Get it Done! Resources from the folks at 99u
Making Ideas Happen
Perhaps no book in recent years has been more helpful for those who want to get it done than Scott Belsky’s Making Ideas Happen. We all have ideas, even good ideas. What sets the people with lots of ideas apart from successful ideas is turning them to reality.
Belsky, the founder/CEO of Behance. They’re the ones behind the books published by 99U (also on this page). Making Ideas Happen expands out from Thomas Edison’s quote, “Genius is 1 percent inspiration and 99 percent perspiration.” It’s not so much coming up with the idea, but the follow-up that leads to success. Here’s Belsky’s Quick Primer:
- You have ideas that you want to make happen.
- You can develop the capacity to make ideas happen.
- Making ideas happen = Ideas + Organization + Communal forces + Leadership capability.
- Organization enables you to manage and ultimately execute your ideas.
- The forces of community are invaluable and readily available.
- Fruitful innovation requires a unique capacity to lead.
Here are a few quotes:
Traditional practices such as writing a business plan—ultimately a static document that will inevitably be changed on the fly as unforeseen opportunities arise—must be weighed against the benefit of just starting to take incremental action on our idea, even if such early actions feel reckless. Taking action helps expose whether we are on the right or wrong path more quickly and more definitively than pure contemplation ever could.
Belsky quotes Roy Spence on competing to get accounts for his ad agency: “The one thing that will out-trump everything is just to out-work the bastards. You’ve got to out-work them, out-think them, and out-passion them. But what a thrill.”
It is not naïve or a cliché to say that the creative mind holds the answers to all the world’s problems. It is merely a fact. And so you should balance your desire to use your creativity with a sense of responsibility.
Manage Your Day-To-Day
Everybody’s abuzz about the book, Manage Your Day-to-Day, by the folks at 99U. The subtitle—build your routine, find your focus & sharpen your creative mind—pretty much describes the insides. For those of us drawn, for whatever reasons, to the productivity, self-help, get-creative, work-smarter books, this one hums. It’s succinct. Editor Joycelyn Glei found 20 folks (for example, Seth Godin, Tony Schwartz, Scott Belsky) who write deeply about their assigned areas and gave them four or five pages to bring us honed advice.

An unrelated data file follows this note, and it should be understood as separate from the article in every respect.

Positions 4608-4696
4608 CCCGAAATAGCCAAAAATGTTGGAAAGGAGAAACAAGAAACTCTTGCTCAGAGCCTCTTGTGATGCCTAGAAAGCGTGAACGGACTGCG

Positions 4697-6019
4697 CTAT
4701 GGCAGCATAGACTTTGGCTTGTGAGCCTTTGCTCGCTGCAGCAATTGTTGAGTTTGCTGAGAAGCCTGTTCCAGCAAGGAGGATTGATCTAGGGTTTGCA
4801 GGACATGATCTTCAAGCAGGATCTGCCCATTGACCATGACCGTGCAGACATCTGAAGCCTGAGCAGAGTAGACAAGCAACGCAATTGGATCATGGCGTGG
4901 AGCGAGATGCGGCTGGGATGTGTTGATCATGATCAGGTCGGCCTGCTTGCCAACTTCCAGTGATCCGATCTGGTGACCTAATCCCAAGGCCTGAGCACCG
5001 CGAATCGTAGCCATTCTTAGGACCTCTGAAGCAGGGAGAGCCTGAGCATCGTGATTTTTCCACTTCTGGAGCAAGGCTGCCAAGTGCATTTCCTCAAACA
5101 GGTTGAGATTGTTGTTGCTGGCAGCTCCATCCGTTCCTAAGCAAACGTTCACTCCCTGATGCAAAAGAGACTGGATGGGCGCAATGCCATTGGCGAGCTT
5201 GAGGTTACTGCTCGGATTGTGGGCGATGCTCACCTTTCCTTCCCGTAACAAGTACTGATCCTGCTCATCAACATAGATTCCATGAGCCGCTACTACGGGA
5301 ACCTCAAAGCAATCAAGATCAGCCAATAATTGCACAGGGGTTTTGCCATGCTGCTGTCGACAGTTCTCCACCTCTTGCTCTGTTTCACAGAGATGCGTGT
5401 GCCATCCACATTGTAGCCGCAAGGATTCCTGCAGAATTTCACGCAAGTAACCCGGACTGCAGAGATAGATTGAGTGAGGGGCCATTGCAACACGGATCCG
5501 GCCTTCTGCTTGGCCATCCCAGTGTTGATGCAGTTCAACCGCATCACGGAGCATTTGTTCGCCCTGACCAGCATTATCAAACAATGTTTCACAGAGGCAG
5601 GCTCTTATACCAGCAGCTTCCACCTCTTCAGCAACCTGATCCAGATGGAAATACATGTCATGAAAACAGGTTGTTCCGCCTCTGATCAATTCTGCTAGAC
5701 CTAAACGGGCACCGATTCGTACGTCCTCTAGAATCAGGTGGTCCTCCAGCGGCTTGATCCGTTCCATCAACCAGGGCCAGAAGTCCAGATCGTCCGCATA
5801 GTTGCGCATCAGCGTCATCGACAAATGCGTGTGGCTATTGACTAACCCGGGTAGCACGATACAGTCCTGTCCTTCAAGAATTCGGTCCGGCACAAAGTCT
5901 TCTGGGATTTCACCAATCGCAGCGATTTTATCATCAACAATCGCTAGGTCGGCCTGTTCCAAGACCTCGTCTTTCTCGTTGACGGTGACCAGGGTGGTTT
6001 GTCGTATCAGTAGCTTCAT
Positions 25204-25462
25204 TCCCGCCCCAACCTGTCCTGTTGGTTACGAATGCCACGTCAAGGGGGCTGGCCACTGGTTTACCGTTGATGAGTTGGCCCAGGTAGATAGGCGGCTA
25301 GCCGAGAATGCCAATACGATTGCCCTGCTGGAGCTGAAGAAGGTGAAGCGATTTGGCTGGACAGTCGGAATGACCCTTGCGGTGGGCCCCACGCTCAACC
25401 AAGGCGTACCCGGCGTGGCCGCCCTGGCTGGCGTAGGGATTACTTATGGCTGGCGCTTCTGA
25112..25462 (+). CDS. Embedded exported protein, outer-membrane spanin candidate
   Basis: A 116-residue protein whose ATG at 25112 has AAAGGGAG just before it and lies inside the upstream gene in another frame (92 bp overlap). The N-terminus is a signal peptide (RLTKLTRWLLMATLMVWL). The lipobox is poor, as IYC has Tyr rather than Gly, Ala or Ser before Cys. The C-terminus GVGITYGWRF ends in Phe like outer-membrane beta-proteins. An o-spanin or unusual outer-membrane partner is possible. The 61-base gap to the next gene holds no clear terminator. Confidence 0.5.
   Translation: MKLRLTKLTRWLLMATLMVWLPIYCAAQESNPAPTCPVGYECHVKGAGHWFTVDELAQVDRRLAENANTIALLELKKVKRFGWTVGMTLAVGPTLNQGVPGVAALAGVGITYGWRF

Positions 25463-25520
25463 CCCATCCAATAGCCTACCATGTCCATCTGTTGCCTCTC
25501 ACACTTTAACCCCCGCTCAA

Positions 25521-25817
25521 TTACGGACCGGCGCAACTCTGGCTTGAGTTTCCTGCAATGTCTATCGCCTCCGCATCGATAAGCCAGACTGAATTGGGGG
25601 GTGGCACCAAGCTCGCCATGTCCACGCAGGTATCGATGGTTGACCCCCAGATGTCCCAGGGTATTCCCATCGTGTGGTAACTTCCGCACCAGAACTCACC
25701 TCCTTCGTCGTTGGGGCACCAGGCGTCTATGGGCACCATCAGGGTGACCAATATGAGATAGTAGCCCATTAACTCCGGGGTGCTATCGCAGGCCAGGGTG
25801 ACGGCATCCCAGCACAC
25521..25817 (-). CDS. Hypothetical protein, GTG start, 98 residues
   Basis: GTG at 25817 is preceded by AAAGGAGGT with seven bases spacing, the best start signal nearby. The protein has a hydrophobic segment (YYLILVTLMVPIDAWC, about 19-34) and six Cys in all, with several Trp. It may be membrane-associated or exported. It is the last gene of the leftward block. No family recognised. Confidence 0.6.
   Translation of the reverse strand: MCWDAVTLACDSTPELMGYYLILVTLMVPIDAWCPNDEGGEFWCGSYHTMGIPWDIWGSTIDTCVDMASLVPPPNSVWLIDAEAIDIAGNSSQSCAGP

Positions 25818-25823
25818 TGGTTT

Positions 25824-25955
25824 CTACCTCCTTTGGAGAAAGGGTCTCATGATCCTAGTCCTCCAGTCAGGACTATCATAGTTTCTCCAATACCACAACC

99U’s all about Get it Done. Its name comes from Thomas Edison’s words, “Genius is 1 percent inspiration and 99 percent perspiration.” Read the book, but just as important, bookmark the 99U site. It’s full of practical guidance to help us … well, build routines, find focus, sharpen…
Example, Gretchen Rubin on harnessing the power of frequency: “We tend to overestimate what we can do in a short period, and underestimate what we can do over a long period, provided we work slowly and consistently.” She describes the power of frequency: it makes starting easier, keeps ideas fresh, keeps the pressure off, sparks creativity, nurtures frequency, fosters productivity. “One of my most helpful Secrets is, ‘What I do every day matters more than what I do once in a while.’”
Maximize Your Potential
“The best way to predict the future is to create it,” Peter Drucker said. And that’s at the heart of Maximize Your Potential. It’s the second of a three-part series being developed by 99u.
This compact book comes from the folks who don’t want to help us get more ideas (we’ve got plenty), but do help us make our best ideas become reality. The volume focuses on creating opportunities, building expertise, cultivating relationships and taking risks. As in the first volume, if you’ve read any personal growth books at all, you’ll get compelling and condensed reminders of things you should already know. If you haven’t read the other books, start here. The writers also help us understand growth in new ways.
For example, I’ve recommended a great book called The Power of Habit. But if you don’t have time, a few of the chapters in this book cover the same territory. Here’s Tony Schwartz writing on Developing Mastery through Deliberate Practice. Schwartz says that ritual “is a highly precise behavior you do at a specific time so that it becomes automatic over time and no longer requires much conscious intention or energy.”
Will and discipline, it turns out, are highly overrated. We each have one reservoir we draw on, and it gets progressively depleted each time we use it to get something done…. A ritualized approach to practice helps conserve our precious and finite reserves of energy.
…It was only after I began studying the science of high performance that I started building a new sort of practice ritual. I still sit down at my desk first thing in the morning when I’m working on books, but now I write for exactly ninety minutes at a time—not eighty-five and not ninety-five. Then I take a break. I may get something to eat, close my eyes and spend ten minutes breathing reply, or take a run, each activity in order to refuel and recover.
When I’m finished renewing, I come back and work the same way for another ninety minutes…
The heart of achieving mastery, I’ve come to believe, is expanding the amplitude of the waves you make in your life. When you’re working, give it everything you’ve got, for relatively show periods of time. When you’re recovering, let go and truly refuel.